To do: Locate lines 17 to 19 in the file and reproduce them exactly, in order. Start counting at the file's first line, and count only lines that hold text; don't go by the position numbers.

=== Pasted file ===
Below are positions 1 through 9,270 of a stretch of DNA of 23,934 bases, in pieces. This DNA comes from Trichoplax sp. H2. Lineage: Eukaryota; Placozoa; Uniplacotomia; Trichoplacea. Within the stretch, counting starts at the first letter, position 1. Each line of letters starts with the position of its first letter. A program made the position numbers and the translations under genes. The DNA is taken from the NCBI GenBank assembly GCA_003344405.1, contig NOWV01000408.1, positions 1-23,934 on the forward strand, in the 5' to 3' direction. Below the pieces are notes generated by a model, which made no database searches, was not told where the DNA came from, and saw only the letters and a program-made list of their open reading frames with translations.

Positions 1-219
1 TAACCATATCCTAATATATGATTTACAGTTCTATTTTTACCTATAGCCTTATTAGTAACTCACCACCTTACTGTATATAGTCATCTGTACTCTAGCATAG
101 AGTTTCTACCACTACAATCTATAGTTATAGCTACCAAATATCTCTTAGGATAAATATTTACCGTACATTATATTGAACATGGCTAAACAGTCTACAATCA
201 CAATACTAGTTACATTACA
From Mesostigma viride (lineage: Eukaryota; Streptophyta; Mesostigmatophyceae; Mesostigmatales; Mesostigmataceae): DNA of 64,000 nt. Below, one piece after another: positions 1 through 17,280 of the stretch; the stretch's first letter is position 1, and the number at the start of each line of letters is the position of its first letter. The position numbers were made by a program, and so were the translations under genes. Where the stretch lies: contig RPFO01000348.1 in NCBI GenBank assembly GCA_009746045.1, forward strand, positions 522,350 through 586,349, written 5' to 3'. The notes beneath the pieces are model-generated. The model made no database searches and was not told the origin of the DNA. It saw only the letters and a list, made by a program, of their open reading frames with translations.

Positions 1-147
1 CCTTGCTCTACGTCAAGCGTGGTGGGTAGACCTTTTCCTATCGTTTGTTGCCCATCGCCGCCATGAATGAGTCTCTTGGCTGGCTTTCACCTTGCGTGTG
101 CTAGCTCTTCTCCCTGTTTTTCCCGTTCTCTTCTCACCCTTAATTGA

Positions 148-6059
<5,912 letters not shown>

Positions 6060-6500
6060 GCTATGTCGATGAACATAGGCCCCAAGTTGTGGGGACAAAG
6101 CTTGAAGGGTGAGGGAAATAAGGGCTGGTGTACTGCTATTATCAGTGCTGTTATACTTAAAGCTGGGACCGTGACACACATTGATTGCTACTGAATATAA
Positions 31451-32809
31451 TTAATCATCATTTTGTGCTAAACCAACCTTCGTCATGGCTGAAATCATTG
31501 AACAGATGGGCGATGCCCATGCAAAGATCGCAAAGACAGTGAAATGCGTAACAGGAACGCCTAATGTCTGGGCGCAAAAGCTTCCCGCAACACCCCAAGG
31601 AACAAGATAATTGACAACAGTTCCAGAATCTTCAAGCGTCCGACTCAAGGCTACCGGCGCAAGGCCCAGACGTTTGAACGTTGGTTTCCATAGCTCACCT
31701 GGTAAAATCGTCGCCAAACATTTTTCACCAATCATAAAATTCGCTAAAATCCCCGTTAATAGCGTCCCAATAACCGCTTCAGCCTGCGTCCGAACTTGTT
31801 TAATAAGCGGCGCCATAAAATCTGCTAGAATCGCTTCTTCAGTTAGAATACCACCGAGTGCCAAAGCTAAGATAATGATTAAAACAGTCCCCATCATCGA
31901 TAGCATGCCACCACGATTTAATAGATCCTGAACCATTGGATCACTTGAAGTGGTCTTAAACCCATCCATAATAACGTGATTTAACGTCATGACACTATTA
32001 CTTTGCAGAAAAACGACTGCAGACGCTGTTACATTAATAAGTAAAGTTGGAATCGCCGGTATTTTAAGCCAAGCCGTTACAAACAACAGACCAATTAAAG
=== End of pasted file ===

31501 AACAGATGGGCGATGCCCATGCAAAGATCGCAAAGACAGTGAAATGCGTAACAGGAACGCCTAATGTCTGGGCGCAAAAGCTTCCCGCAACACCCCAAGG
31601 AACAAGATAATTGACAACAGTTCCAGAATCTTCAAGCGTCCGACTCAAGGCTACCGGCGCAAGGCCCAGACGTTTGAACGTTGGTTTCCATAGCTCACCT
31701 GGTAAAATCGTCGCCAAACATTTTTCACCAATCATAAAATTCGCTAAAATCCCCGTTAATAGCGTCCCAATAACCGCTTCAGCCTGCGTCCGAACTTGTT